Thursday, September 23, 2010
Innovation Works, CMU receive $1M grant for tech commercialization program
The award is part of the i6 Challenge and taps a pot of $12 million offered by the in partnership with the and the . Six winners were announced, and each will receive $1 million.
Innovation Works and the Donald H. Jones Center are creating an “Agile Innovation System” that would take the commercialization abilities of the university and Innovation Works to create an integrated system to build new companies, said Matt Harbaugh, chief investment officer of Innovation Works, a nonprofit seed-stage investment group.
“It shouldn’t matter if you enter (the program) through the university, oror Innovation Works, it all should be working together to make the companies here in Pittsburgh and to make them as strong and as competitive as they can be,” Harbaugh said.
The system will look a lot like the Innovation Works’ technology accelerator and incubator AlphaLab, which has helped to create 23 companies since starting in 2008. The new program will vet new technology and bring in resources from both organizations to help with market research, intellectual property and prototyping.
When working with universities in the past, Innovation Works has given grants, typically of $25,000.
“The reason the federal EDA was interested in this is our goal at IW and CMU through this project is to create a model for the nation,” Harbaugh said. “It’s a way for regions to pull together all their resources at universities and nonprofits, like IW, as well as industry to be able to take advantage of their intellectual assets in a more efficient manner.”
Where AlphaLab is geared toward software and Web-based development, this program is aimed at all types of technology. Interested entrepreneurs or small businesses looking to spin-out their technology can access the program through the Don Jones Center, AlphaLab applications or Innovation Works.
Art Boni, director of the Don Jones Center, sees the program as an important way to get the collaboration of the center and Innovation Works early in the commercialization process so that a company can get to market quickly. Currently there is a gap in time where the university identifies an opportunity and Innovation Works gets involved. He noted that the CMU accelerator and AlphaLab programs are embodiements of what this new program can do on a broader scale.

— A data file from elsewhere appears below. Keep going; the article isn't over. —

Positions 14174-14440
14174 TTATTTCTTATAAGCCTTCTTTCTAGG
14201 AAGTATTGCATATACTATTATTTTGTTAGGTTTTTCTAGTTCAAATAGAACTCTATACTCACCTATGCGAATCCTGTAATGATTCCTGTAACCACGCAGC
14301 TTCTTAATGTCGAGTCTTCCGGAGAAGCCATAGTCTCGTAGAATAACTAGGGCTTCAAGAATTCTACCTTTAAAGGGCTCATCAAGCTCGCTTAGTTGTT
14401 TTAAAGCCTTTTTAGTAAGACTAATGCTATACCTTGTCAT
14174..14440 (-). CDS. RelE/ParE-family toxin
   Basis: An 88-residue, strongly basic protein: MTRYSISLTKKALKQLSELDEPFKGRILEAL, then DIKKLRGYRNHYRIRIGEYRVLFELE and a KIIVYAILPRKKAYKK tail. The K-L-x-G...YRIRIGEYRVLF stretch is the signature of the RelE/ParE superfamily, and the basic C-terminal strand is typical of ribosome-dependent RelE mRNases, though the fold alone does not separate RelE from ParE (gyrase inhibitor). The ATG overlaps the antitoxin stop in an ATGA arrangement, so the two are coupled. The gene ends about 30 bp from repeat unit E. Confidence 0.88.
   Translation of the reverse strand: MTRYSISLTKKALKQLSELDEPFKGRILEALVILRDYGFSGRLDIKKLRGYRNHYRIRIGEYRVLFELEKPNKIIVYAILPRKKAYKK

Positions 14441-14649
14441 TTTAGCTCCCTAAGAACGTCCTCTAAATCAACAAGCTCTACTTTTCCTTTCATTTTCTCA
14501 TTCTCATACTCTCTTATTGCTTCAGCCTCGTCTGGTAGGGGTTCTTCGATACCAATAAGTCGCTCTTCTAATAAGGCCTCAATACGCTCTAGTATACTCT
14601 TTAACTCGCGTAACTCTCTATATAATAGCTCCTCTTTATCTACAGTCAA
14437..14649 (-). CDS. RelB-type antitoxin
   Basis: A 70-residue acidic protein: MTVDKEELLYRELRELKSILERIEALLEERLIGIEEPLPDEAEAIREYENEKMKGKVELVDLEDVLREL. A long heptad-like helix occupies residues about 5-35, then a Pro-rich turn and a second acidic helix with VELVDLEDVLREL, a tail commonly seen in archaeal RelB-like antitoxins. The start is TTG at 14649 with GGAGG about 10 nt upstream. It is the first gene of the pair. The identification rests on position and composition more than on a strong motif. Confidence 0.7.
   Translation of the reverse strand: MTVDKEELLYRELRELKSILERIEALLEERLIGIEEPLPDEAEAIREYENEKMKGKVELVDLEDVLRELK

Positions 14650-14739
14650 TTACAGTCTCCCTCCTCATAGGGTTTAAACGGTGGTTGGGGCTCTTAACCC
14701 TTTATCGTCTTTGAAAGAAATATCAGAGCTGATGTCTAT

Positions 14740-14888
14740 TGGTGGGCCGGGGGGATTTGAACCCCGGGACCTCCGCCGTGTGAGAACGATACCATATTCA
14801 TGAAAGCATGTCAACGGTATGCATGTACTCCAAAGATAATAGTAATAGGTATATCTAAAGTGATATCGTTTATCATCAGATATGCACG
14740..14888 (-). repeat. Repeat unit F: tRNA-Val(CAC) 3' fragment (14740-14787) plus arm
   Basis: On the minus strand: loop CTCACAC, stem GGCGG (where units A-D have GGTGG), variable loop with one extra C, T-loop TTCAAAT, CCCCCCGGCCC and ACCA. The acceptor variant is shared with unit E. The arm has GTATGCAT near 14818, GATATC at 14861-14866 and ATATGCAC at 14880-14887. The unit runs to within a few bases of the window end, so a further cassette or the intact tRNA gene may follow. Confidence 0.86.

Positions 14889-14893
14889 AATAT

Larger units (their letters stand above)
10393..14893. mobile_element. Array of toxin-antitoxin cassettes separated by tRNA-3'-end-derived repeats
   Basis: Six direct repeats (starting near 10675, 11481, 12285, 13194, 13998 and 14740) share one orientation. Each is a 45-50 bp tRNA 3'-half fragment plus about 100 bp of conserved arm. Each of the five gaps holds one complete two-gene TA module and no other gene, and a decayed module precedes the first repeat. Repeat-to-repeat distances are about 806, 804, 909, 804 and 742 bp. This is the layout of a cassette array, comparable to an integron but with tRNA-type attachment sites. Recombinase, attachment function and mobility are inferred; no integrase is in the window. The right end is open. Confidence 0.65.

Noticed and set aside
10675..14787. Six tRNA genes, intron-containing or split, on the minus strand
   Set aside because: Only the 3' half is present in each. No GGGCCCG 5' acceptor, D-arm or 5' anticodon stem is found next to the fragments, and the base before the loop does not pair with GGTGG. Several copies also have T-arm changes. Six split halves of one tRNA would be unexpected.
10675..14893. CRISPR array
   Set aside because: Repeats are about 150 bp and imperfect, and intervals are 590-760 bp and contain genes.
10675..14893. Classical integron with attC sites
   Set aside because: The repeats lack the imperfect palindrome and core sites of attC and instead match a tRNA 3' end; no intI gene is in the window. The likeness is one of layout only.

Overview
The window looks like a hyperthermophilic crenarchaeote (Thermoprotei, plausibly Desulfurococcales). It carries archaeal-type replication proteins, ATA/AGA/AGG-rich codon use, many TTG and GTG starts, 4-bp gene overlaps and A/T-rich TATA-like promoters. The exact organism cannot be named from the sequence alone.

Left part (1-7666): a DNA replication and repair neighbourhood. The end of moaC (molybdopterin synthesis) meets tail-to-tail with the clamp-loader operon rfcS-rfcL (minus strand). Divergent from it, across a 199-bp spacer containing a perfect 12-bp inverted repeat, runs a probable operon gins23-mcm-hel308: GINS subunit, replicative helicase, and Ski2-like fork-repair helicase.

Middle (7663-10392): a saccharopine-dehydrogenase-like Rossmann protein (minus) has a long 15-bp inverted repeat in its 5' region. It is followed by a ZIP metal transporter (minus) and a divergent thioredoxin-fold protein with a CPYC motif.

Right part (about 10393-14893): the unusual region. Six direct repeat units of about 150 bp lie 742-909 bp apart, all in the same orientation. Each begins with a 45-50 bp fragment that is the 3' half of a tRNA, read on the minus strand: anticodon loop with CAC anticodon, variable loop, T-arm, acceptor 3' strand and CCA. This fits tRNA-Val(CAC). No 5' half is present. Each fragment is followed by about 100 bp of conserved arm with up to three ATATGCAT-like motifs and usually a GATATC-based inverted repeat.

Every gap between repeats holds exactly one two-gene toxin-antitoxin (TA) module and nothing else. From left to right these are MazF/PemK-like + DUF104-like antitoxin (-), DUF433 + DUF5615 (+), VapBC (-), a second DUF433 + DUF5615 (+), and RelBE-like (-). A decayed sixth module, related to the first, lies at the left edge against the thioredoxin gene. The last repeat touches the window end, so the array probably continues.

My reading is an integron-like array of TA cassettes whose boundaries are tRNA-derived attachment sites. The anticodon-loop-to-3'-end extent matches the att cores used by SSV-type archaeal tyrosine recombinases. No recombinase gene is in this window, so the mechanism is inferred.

“(There are) two parts to the program, one part is targeted at the university. Someone still in the university that is developing something that looks like it has potential. Our challenge is to identify markets first that those technologies could be applied to, then go through this agile innovation process,” Boni said. “(The) other side is the community, look at existing organizations that have received SBIR funding who are trying to do the same thing and may have gone further but they need help figuring out a comprehensive strategy for this opportunity.”
The grant was announced by U.S. Commerce Sec. Gary Locke during a speech at The Brookings Institute. Six regional winners were named. The region represented by Innovation Works and CMU stretches from Maine to Virginia.
“Each of the winners exemplifies the entrepreneurial spirit that drives innovation and will help move America forward by increasing our competitiveness around the world,” Locke said in a written statement. “The i6 Challenge represents a key component of President Obama’s innovation strategy — to move great ideas from the lab to the marketplace to create jobs and economic growth.
Article Courtesy of Pittsburgh Business Times